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Indian court demands action on acid attacks

India's top court has criticised the government for failing to formulate a policy to reduce acid attacks against women.

NEW DELHI // India's top court has criticised the government for failing to formulate a policy to reduce acid attacks against women.

The Supreme Court yesterday rebuked the government of Manmohan Singh, the prime minister, for failing to consider regulating the sale of acid. The attacks, which are often carried out by jilted boyfriends or relatives, leave the victims permanently disfigured.

"Girls are dying every day and the central government and state governments are not serious," said justices RM Lodha and SJ Mukhopadhaya.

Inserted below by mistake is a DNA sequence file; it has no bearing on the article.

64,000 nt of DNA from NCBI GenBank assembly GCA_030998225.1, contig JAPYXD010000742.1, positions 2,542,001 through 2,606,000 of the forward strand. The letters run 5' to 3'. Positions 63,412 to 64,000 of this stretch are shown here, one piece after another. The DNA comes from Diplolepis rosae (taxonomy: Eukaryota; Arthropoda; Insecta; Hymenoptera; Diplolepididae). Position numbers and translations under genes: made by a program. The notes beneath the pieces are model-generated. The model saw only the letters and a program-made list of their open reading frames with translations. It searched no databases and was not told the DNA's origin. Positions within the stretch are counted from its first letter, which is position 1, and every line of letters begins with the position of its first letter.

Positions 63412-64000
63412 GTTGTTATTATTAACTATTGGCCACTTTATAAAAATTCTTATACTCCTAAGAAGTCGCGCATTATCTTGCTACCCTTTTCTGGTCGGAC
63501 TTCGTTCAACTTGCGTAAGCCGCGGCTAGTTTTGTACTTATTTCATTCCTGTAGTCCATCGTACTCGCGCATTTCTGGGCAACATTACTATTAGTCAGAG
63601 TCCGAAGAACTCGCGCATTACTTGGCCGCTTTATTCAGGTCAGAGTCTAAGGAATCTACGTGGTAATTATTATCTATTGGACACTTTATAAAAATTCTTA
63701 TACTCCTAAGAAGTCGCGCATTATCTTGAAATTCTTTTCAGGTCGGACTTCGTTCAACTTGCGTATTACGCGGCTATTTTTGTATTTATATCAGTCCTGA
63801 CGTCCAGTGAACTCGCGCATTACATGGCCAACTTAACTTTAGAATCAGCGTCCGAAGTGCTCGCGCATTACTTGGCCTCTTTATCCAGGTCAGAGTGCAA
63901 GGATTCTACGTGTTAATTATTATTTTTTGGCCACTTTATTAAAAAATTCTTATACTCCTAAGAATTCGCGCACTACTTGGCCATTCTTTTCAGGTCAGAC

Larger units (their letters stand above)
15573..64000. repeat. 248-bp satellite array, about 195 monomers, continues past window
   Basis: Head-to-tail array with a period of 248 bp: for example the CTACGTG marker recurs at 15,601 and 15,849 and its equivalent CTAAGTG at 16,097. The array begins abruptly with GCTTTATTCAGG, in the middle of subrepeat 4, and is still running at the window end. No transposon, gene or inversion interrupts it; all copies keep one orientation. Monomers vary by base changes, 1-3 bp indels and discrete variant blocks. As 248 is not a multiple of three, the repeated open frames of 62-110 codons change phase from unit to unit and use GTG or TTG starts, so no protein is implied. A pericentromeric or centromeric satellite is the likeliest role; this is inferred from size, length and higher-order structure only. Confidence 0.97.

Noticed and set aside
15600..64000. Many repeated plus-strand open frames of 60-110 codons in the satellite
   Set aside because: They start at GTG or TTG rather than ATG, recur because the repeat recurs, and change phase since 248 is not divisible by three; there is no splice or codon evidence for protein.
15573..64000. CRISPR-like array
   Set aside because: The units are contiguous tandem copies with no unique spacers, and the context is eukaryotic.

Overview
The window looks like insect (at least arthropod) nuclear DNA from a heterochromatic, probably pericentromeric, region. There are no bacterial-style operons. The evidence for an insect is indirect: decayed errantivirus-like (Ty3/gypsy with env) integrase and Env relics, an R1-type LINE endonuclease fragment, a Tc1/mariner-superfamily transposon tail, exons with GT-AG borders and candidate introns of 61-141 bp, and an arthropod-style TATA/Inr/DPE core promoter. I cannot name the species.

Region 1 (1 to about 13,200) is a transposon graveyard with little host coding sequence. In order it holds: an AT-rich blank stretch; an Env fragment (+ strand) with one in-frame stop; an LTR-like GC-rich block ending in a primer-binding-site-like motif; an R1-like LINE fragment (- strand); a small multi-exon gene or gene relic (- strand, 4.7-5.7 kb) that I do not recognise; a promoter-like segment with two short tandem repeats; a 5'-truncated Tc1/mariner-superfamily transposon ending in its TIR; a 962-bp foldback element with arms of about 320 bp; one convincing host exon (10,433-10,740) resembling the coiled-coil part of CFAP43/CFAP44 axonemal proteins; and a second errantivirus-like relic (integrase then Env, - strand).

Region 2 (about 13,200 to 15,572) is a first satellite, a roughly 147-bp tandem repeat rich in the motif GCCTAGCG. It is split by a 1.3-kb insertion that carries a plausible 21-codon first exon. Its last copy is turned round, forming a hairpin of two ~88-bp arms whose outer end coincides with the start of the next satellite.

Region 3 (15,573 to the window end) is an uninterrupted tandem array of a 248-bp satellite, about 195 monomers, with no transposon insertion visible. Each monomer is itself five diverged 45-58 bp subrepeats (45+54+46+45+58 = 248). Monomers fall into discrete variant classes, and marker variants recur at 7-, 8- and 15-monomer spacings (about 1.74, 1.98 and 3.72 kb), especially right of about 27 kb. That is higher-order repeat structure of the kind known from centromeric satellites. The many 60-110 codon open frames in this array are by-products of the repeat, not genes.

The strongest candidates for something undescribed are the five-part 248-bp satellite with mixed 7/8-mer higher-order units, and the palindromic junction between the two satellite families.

According to the London-based charity Acid Survivors Trust International, about 1,500 acid attacks are reported globally each year, while groups in India have said the problem is growing locally.

The judges demanded that the cabinet prepare a new scheme to curb attacks and provide support to victims by July 16 or they would pass a legally binding order that compelled the government to take action.

An acid called "Tezaab", which is designed to clean rusted tools, is commonly used in assaults.

After a gang-rape in New Delhi in December, parliament voted to toughen laws to protect women, which included doubling the minimum prison sentence for gang-rape to 20 years.

But parliament voted against increasing the punishment for acid attackers, who can be jailed for eight to 12 years - depending on the injuries inflicted - but remain eligible for bail.

In 2011, Pakistan adopted legislation that increased the punishment for acid attackers to between 14 years and life in jail and a minimum fine of one million Pakistan rupees (Dh36,700).

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